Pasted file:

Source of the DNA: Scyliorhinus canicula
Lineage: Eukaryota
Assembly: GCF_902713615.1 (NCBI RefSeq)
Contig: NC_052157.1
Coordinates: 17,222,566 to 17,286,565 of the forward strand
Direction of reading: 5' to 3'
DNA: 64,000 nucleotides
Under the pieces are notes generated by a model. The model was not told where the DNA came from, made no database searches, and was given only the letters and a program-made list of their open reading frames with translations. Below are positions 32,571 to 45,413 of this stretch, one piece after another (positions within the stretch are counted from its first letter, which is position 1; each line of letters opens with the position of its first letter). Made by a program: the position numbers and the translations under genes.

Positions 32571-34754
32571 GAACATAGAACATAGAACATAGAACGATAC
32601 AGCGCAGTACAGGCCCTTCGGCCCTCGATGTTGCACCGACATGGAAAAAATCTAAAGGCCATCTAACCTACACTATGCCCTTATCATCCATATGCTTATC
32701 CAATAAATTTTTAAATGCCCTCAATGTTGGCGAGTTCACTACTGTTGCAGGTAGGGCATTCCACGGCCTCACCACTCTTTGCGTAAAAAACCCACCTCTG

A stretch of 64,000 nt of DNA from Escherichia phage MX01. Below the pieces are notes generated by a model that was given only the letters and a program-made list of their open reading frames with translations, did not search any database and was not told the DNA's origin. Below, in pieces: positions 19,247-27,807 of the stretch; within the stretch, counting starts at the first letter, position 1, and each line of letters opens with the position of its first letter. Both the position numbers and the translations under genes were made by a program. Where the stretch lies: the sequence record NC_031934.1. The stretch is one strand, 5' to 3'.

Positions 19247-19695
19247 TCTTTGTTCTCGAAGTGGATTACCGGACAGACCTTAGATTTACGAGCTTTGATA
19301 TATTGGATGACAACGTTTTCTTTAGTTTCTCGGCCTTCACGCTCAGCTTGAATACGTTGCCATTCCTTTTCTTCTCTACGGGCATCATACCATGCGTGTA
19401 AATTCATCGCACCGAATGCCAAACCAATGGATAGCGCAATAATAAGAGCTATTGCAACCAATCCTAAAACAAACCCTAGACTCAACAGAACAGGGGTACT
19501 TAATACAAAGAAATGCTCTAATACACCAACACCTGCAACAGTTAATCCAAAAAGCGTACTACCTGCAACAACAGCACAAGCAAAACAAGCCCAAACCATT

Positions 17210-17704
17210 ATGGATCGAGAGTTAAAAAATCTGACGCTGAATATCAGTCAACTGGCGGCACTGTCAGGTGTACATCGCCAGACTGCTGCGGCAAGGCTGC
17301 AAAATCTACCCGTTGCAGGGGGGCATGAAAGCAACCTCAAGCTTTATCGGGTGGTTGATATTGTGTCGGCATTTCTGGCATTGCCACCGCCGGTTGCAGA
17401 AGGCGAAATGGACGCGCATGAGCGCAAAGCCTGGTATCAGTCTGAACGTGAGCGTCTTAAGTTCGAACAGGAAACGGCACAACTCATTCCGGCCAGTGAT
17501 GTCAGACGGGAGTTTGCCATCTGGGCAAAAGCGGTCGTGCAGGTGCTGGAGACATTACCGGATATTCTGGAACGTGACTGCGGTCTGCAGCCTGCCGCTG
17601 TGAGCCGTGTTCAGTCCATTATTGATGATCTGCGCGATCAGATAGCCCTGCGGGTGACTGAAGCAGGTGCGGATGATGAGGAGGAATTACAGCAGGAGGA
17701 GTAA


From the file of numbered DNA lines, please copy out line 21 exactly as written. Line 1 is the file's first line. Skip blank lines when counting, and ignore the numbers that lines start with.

17301 AAAATCTACCCGTTGCAGGGGGGCATGAAAGCAACCTCAAGCTTTATCGGGTGGTTGATATTGTGTCGGCATTTCTGGCATTGCCACCGCCGGTTGCAGA